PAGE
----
Google likes to release their monthly distribution statistics, but it’s good to get another opinion. Wireless coverage mapping company OpenSignal, has released their latest report on the state of the Android hardware eco-system, and it shows some interesting statistics.
The results are based on Android devices which have downloaded the OpenSignal Android app, which gives the company a fairly good look at the devices that are in play in the market. The results are based on 682,000 devices – a number chosen to ensure consistency with previous years reports based on that sample size – with 24,093 distinct devices surveyed up from 18,796 devices last year from 1,294 distinct manufacturers -1,000 of whom did not appear in OpenSignals first report back in 2012.
The most prevalent manufacturer is still Samsung, with 37.8% of the devices surveyed coming from the Korean behemoth, though the other Korean manufacturer LG is second, with Sony hitting third place. Samsung has lost market share, dropping from 43% last year, though OpenSignal acknowledge that the market has grown, so actual sales numbers may be similar.
Screen size and resolution are often cited as reasons why developers have issues targeting Android for development, but if you want a great read on why this is a myth, check out this post by Russell Ivanovic from Shifty Jelly on why that’s a bogus idea. Still, getting back to the results from the OpenSignal report, they found a size range from the diminutive 2.2″ AW414 Go Smartwatch/phone right up to the 21″ HP Slate.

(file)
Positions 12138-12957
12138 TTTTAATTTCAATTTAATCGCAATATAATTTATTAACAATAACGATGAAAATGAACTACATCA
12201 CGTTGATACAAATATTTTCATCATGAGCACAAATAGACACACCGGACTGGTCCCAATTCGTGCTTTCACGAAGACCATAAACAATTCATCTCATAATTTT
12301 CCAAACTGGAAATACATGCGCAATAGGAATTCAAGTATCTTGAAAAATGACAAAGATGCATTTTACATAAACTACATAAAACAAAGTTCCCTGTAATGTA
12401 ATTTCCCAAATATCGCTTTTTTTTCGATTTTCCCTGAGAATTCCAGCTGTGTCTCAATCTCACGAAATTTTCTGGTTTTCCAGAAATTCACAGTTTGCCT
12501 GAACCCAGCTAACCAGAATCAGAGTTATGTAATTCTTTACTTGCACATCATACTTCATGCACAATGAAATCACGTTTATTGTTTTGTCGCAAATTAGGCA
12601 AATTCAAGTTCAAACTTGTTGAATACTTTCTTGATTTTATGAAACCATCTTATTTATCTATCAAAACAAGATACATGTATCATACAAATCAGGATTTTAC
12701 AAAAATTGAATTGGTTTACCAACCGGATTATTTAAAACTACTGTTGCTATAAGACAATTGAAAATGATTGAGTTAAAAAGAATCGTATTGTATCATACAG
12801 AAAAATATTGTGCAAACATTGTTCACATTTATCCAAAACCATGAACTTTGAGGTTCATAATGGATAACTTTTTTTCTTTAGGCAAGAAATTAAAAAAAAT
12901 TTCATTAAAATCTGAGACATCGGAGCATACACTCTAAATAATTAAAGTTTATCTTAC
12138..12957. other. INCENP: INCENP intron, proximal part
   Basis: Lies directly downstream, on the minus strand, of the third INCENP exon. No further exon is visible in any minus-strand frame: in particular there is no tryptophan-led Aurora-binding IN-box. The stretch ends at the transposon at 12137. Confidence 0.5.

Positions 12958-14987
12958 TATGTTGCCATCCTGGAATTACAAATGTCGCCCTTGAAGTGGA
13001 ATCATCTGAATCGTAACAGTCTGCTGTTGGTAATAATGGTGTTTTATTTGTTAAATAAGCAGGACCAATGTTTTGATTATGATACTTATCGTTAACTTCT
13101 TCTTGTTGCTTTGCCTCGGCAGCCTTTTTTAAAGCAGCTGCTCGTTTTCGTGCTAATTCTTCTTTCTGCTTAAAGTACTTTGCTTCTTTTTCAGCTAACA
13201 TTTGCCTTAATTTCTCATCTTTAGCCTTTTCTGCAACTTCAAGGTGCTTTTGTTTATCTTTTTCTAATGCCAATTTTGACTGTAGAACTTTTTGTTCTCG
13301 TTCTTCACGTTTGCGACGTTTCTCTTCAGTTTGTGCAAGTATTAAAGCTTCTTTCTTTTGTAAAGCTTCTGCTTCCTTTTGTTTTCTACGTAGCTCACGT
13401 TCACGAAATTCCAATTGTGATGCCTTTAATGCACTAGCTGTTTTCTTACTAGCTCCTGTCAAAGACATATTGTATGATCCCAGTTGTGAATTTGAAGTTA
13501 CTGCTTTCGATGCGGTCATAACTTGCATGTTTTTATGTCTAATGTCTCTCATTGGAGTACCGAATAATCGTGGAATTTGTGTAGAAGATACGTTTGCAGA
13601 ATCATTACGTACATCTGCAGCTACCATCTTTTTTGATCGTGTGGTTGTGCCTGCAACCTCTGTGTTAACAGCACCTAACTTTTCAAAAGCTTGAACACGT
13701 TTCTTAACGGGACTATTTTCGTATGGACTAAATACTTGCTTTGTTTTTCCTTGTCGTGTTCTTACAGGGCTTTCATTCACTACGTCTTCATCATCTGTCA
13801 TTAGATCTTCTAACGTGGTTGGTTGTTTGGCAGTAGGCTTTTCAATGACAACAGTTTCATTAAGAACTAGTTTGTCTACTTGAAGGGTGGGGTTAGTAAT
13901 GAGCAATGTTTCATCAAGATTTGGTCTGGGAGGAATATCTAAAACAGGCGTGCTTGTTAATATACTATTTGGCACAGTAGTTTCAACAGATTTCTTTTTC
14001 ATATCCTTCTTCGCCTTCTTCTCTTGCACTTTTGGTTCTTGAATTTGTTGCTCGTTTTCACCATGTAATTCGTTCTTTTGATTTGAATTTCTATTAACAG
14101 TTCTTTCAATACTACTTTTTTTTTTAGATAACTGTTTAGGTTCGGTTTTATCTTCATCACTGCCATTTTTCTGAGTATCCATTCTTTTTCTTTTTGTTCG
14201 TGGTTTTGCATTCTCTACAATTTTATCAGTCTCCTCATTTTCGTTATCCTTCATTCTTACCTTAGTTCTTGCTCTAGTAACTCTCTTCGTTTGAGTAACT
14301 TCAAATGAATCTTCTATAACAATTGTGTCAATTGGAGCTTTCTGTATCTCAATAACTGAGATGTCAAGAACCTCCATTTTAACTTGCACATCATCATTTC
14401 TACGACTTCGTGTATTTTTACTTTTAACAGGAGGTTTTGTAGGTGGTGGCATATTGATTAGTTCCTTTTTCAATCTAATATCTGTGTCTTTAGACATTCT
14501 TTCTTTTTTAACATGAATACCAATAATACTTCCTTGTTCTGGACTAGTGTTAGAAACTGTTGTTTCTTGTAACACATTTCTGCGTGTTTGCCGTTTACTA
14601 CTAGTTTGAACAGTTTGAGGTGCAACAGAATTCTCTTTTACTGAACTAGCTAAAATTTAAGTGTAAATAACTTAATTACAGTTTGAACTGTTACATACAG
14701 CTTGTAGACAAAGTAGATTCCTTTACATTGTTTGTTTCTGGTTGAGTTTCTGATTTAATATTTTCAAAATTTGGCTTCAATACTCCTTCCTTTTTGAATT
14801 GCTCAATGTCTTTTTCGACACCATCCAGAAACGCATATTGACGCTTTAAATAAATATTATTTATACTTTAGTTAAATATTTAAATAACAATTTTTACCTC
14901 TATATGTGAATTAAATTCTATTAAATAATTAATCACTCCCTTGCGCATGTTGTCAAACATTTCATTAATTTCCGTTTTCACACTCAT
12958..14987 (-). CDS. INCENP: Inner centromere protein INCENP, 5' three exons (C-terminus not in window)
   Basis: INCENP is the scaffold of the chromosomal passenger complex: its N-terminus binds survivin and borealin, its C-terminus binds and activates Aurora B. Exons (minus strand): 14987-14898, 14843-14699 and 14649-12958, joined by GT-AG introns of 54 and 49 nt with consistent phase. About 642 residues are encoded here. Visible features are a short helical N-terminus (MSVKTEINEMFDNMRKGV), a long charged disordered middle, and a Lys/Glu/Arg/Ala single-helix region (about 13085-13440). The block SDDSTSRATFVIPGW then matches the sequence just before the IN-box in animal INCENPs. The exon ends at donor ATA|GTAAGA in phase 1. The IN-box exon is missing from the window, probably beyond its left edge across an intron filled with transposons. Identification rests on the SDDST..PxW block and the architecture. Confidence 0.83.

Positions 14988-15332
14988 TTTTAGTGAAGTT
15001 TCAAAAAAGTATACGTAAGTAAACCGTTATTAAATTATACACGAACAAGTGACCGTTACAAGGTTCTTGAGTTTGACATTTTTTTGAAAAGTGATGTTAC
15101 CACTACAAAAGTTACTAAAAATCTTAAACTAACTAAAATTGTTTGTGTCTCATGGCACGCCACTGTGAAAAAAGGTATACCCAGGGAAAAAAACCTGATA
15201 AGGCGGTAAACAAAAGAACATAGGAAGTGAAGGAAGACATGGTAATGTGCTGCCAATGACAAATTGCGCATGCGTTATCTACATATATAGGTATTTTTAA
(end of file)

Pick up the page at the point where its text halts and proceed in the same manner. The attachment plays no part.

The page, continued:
While screen fragmentation is still somewhat of an issue according to OpenSignal, it’s the API level issue of the core OS that’s more of an issue. OpenSignal found that 95% of devices are running Android 4.0 or above, but still below iOS who have 85% of their devices on the current API level – even if being on that current version doesn’t give feature parity to all devices. Still the good news according to OpenSignal is that ‘We have, however, seen a slight reduction in fragmentation over the past year’, so it appears that it’s improving.
The report is an interesting read, and the graphics sure are pretty. It’s a limited sample size, and may not take into account all markets (though they do say they have devices from China). It’s a limited view from one developer with the summary being that Android shows fragmentation and one manufacturer is dominant, though as we saw from Russell’s breakdown on screens, not everything is cut and dried – so take this with a grain of salt.